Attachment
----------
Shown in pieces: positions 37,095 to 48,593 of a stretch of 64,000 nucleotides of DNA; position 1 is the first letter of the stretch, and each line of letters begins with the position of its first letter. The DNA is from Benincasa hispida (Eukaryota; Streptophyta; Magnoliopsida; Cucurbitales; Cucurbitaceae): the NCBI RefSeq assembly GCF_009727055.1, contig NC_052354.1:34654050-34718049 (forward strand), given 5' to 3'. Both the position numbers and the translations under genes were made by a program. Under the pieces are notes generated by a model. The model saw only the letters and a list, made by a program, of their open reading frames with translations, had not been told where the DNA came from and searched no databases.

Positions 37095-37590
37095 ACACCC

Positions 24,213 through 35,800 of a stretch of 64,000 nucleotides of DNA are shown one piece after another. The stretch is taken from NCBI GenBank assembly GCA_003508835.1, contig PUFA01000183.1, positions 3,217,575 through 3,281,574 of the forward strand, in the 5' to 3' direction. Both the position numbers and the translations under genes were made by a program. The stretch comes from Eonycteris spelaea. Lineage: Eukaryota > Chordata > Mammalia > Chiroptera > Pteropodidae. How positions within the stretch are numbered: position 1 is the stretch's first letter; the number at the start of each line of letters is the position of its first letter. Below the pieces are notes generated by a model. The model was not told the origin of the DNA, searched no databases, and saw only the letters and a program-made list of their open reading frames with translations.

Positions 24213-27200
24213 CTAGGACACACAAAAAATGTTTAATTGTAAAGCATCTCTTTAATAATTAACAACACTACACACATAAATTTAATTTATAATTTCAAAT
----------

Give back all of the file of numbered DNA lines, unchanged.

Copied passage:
Shown in pieces: positions 37,095 to 48,593 of a stretch of 64,000 nucleotides of DNA; position 1 is the first letter of the stretch, and each line of letters begins with the position of its first letter. The DNA is from Benincasa hispida (Eukaryota; Streptophyta; Magnoliopsida; Cucurbitales; Cucurbitaceae): the NCBI RefSeq assembly GCF_009727055.1, contig NC_052354.1:34654050-34718049 (forward strand), given 5' to 3'. Both the position numbers and the translations under genes were made by a program. Under the pieces are notes generated by a model. The model saw only the letters and a list, made by a program, of their open reading frames with translations, had not been told where the DNA came from and searched no databases.

Positions 37095-37590
37095 ACACCC

Positions 24,213 through 35,800 of a stretch of 64,000 nucleotides of DNA are shown one piece after another. The stretch is taken from NCBI GenBank assembly GCA_003508835.1, contig PUFA01000183.1, positions 3,217,575 through 3,281,574 of the forward strand, in the 5' to 3' direction. Both the position numbers and the translations under genes were made by a program. The stretch comes from Eonycteris spelaea. Lineage: Eukaryota > Chordata > Mammalia > Chiroptera > Pteropodidae. How positions within the stretch are numbered: position 1 is the stretch's first letter; the number at the start of each line of letters is the position of its first letter. Below the pieces are notes generated by a model. The model was not told the origin of the DNA, searched no databases, and saw only the letters and a program-made list of their open reading frames with translations.

Positions 24213-27200
24213 CTAGGACACACAAAAAATGTTTAATTGTAAAGCATCTCTTTAATAATTAACAACACTACACACATAAATTTAATTTATAATTTCAAAT